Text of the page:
Bernie interrupts Vanessa's moment with a boy and quickly stops Jordan's play date when he starts questioning Jordan and his friend's relationship. The kids get their revenge by interrupting Bernie's sex life. If I was Bernie, I'd have three less kids to worry about. (Grade: 90)
* "Secrets and Lies"
Bernie teaches Jordan the value of faking asthma in order to get what he wants. Jordan takes this too far when he begins lying about everything. Yet again, we are treated to another strong Jordan episode. (Grade: 95)
* "Kelly's Heroes"
Bernie's friend Kelly temporarily moves in and quickly becomes the new cool guy in the house. Bernie can't stand not being the center of attention and gets a little jealously hostile. (Grade: 85)
* "Sweet Home Chicago -- Part One"
Bernie's uncle passes away and the family returns to Chicago for the funeral. We are introduced to Cousin D (Don Cheadle, Ocean's Eleven), the "get rich quick" cousin. All families have a Cousin D, don't they? Don Cheadle shines in the penultimate episode of the season. (Grade: 90)
* "Sweet Home Chicago -- Part Two"
Bernie shows his family the sites and copes with a startling revelation. Vanessa is promised a reunion with her mother. This season ends on a strong note. (Grade: 90)
Special Features include "Bernie Mac: TV's 'Family Man'." This featurette details Bernie's rise through stand-up to his television show. Also available is a commentary for the pilot episode with Bernie Mac and the show's writer and director.
When I watch this show, I'm alarmed at how closely Bernie's parenting methods resemble the way I interact with children. I don't dumb it down or clean it up either -- and it gets both of us in trouble. The show's greatest strength is how it remains funny and intelligent. Yes, it's a sitcom, but it's far better than most of the stuff that passes for network television these days. A lesson in parenting or growth of some sort lies at the heart of every episode and is reached in darkly humorous fashion. Things can truly go wrong in this show and do. While still playing in sitcom conventions, this show still manages to retain its identity. Normally, I don't think much of when characters address the viewer, but it actually works in this series, as do the random effects used for laughs.
Bernie Mac as Bernie Mac is excellent. I defy anyone not to find his television persona engagingly cool and funny. He's a natural at this sort of thing and it comes across in every scene. I liked watching his character slowly grow over the course of the season. Actually, the entire cast is talented and strong. Child actors don't strike me as all that talented, but these kids can hold their own. I'm especially impressed by Jordan's (Jeremy Suarez, Jerry Maguire) natural comic ability.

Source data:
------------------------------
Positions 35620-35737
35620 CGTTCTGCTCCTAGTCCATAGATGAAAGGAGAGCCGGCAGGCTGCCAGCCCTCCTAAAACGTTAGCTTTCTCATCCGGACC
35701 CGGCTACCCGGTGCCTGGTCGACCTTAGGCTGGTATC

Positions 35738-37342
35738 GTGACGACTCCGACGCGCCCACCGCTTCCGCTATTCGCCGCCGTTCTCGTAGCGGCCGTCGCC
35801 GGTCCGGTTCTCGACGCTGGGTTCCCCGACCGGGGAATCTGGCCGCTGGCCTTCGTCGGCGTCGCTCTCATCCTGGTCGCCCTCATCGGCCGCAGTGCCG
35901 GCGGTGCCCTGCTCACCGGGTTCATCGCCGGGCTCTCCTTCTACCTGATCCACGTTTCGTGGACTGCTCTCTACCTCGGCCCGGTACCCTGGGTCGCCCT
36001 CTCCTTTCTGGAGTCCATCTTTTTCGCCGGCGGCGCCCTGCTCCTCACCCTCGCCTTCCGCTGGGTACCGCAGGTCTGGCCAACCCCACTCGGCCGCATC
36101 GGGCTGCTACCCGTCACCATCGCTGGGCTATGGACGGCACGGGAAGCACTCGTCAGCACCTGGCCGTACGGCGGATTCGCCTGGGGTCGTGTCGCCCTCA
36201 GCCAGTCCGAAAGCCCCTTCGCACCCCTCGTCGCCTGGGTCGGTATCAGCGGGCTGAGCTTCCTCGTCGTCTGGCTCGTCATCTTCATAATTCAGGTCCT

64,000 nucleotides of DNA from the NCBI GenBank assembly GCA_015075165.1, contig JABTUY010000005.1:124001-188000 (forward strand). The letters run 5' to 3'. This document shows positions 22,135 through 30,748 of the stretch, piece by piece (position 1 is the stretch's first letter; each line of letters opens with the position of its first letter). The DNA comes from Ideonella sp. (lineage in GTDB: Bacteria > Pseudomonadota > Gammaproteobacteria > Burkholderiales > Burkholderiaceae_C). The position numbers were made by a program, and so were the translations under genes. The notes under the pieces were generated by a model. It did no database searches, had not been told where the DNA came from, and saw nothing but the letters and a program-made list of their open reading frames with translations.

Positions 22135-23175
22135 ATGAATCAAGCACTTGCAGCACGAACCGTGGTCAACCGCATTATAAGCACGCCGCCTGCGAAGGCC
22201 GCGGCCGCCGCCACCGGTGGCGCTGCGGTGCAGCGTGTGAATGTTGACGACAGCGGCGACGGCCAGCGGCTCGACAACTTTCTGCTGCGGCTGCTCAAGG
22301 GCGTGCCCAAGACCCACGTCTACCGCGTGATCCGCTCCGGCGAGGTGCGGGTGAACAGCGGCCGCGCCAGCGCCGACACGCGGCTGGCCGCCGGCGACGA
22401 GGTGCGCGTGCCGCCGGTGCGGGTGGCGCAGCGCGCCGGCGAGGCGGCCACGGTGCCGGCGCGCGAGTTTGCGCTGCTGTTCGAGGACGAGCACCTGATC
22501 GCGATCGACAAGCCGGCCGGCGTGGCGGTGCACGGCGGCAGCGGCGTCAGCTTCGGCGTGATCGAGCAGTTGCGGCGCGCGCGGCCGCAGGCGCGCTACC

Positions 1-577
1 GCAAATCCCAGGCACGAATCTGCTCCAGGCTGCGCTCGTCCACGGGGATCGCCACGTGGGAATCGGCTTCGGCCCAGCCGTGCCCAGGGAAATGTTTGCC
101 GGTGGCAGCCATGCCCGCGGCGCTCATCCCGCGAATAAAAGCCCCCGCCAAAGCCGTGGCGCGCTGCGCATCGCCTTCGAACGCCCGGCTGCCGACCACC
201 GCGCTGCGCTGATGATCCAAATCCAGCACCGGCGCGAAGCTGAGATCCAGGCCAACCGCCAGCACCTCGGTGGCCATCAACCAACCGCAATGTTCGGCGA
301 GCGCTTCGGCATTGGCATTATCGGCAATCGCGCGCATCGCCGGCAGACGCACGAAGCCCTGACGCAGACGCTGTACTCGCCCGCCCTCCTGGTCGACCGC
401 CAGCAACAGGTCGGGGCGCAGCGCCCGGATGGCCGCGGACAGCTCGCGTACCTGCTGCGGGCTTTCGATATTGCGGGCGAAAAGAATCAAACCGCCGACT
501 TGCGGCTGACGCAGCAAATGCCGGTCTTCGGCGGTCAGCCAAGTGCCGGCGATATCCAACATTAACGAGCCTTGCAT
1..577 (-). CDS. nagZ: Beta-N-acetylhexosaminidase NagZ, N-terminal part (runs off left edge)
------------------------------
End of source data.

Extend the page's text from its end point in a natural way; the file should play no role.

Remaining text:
The show uses music to great affect, enhancing the scenes by carrying some of the comedic and dramatic action. I've noticed most television shows today employ a video montage on a regular basis. At times, The Bernie Mac Show -- Season One borders on becoming a music video, but manages to avoid crossing that line. The song selection is particularly good. I've yet to hear a bad song on this show.
Pay careful attention to the look of the show. It's not shot as a standard sitcom. Instead, it uses some inventive techniques that cause the viewer to immediately understand the show's something just a little different.
The picture and sound were adequate for a series made so recently. Considering how dark some of the backgrounds can be, I was pleased to find that there was little blurring or fuzziness.
The bonus features were lacking. Having one commentary on a single episode hardly strikes me as a bonus. While interesting, I thought more ground could have been covered.
Despite the overall strength of the cast, I was disappointed by the lack of the talented Kellita Smith (The Jamie Foxx Show) as Wanda McCullough. She's severely underused.
I always got the feeling the show never quite went as far as it could. I suppose the confines of network television can do that to a series.
A good rental and recommended to those tired of insipid and uninspired family sitcoms, The Bernie Mac Show -- Season One is a step above normal television fare. Watch it. It's good, and more importantly, it's funny. I normally loathe sitcoms but this one has won my favor.
The Bernie Mac Show -- Season One is free to go.
Review content copyright © 2004 David Gutierrez; Site layout and review format copyright © 1998 - 2014 HipClick Designs LLC
Scales of Justice
* Full Frame
* Dolby Digital 5.1 Surround (English)
Running Time: 506 Minutes
Release Year: 2004
MPAA Rating: Not Rated
* Audio Commentary on pilot episode
* "Bernie Mac: TV's Family Man" TV-ography
* Official Site